By Battini Rao*
People’s Alliance for Democracy and Secularism (PADS) condemns the murder of rationalist H Farook in Coimbatore, Tamil Nadu on March 16, 2017. Farook was a member of Dravidar Viduthalai Kazhagam (Dravidian Freedom Organisation) which is inspired by the rationalist ideas of Periyar.
According to the police, the six men who killed Farook were self-radicalised and ‘claimed that their radical thought had justified the murder of a Muslim who had deviated from faith and they are proud of what they had done’. After Dr Dabholkar, Govind Pansare and Professor Kalburgi, Farook is the fourth rationalist who has been murdered by the so called champions of religion. On the same day, i.e. March 16, Prof Narendra Nayak, the president of Indian Federation of Rationalist Associations, was threatened with assault in Bangalore.
On March 19 in Jaipur a group of gau rakshaks led by one Sadhvi Kamal Didi vandalised a hotel and assaulted its staff claiming that it served beef. This violence occurred in the presence of the police. A repeat of Dadri violence last year was narrowly averted. In UP a number of meat shops have been burnt down by vigilante mobs after Mahant Adityanath Yogi’s administration sealed a number of abbatoirs. While it is beyond dispute that economic activity should be regulated, why have only these two activities been targeted, and what right to mobs have to attack any shop?
These are some of the latest instances of increasing violence in the name of religion in India. In fact, all of South Asia has become a battleground for religious fanatics hell-bent upon subjugating citizens’ freedoms via violence and killings.
Dissent from orthodoxy is a feature of religious history and is responsible for religious reform. Such dissent has also contributed to the growth of humanist and democratic values, which are the guiding principles of the Indian constitution and underlie the fundamental rights of all citizens. These rights include the freedom of conscience, the freedom of believers to profess and practice their religion, and also the freedom of non-believers to lead a life of dignity with their agnosticism or atheism.
However, state authorities often disregard constitutional provisions. Rather than upholding the citizens’ freedom to lead a life of their choice, including the right to eat food of their choice, police and judicial system routinely penalise citizens for ‘hurting religious sentiments’ of one or the other community. Murderers of Dabholkar, Panasare and Kalburgi are at large, and their political patrons have suffered no damage. In Jaipur police sealed a hotel on a mere allegation, while the FIR for violence on hotel staff does not even mention the sadhavi who led the mob.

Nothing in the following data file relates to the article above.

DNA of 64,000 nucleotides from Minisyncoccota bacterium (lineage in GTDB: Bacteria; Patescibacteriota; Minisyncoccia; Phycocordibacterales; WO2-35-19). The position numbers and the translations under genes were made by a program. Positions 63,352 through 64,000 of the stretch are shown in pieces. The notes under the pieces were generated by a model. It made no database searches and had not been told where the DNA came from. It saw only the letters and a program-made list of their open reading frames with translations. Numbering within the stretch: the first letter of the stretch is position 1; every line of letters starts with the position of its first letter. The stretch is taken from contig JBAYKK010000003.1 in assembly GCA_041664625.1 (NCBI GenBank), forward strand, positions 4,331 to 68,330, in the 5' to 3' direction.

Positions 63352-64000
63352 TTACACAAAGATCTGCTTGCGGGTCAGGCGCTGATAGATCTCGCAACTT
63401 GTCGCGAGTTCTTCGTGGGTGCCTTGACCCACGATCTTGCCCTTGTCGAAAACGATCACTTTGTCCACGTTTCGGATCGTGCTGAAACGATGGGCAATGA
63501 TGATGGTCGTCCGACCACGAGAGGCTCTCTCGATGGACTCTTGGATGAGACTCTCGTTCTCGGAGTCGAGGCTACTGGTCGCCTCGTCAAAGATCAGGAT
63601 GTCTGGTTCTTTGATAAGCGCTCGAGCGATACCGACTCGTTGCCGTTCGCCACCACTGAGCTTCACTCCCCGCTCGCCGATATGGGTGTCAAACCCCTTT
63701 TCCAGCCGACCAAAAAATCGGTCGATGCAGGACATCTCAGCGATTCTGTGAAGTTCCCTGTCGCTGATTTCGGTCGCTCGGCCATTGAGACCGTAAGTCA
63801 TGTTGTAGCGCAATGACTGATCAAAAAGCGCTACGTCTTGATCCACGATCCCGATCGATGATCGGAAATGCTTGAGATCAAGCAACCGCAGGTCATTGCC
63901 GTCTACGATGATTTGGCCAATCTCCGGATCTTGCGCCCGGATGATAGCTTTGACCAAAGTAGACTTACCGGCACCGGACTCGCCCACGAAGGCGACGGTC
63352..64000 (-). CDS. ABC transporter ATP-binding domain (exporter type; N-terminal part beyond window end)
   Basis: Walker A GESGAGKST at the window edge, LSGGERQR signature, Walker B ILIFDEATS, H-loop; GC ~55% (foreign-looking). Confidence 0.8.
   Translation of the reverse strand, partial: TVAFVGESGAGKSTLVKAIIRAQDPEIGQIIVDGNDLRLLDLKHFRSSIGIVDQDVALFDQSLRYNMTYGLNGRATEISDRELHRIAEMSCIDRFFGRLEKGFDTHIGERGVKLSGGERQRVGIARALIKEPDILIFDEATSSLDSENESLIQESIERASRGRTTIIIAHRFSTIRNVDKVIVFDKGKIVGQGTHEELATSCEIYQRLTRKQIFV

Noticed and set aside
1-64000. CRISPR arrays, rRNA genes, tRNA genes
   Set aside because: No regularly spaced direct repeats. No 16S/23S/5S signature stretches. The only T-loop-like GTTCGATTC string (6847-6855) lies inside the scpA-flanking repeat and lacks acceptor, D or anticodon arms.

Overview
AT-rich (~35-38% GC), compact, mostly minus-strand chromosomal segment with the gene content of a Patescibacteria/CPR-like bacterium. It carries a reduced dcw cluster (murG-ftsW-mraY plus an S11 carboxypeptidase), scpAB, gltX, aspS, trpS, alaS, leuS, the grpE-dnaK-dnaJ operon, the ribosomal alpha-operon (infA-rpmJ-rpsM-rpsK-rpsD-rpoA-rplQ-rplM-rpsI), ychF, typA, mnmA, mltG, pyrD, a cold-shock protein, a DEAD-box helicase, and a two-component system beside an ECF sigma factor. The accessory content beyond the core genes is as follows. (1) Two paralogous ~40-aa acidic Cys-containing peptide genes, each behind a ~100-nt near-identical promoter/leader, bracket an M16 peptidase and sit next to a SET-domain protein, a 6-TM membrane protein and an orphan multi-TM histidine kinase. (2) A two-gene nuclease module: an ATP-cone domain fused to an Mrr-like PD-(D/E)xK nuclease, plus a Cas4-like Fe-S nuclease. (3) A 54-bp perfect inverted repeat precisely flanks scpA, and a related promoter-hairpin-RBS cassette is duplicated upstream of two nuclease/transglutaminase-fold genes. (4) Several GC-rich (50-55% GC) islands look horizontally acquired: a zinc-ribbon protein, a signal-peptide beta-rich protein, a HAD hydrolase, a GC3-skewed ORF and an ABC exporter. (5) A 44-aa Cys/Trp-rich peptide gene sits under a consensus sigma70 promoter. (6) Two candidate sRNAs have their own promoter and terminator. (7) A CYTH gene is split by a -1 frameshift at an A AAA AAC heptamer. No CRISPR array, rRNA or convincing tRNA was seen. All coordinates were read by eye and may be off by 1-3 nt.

Violence in the name of religion will not lead to any golden age. The consequences of religious authoritarianism are visible in Pakistan. The Hindutva brigade is cultivating a similar scenario in India. It wants to attack or threaten all those who disagree with its ideas or diktats. Political parties must realise that their existence depends upon the constitutionally guaranteed rights of Indian citizens. The cultivation of religious aggression is sheer opportunism; and prepares the ground for the sabotage of democracy by authoritarian forces.
PADS appeals to all Indians, irrespective of their religious beliefs, creed, or caste to stand against communal hatred and violence. The people committing or instigating this violence may appear to be targeting only rationalists and minorities today. In actual fact they are enemies of democracy and freedom. All of us who value our constitutional rights must unite to defeat such forces. PADS demands that state authorities stop collaborating hooligans and vigilante mobs, and fulfil their sworn duty to protect the lives, property and civil liberties of all citizens.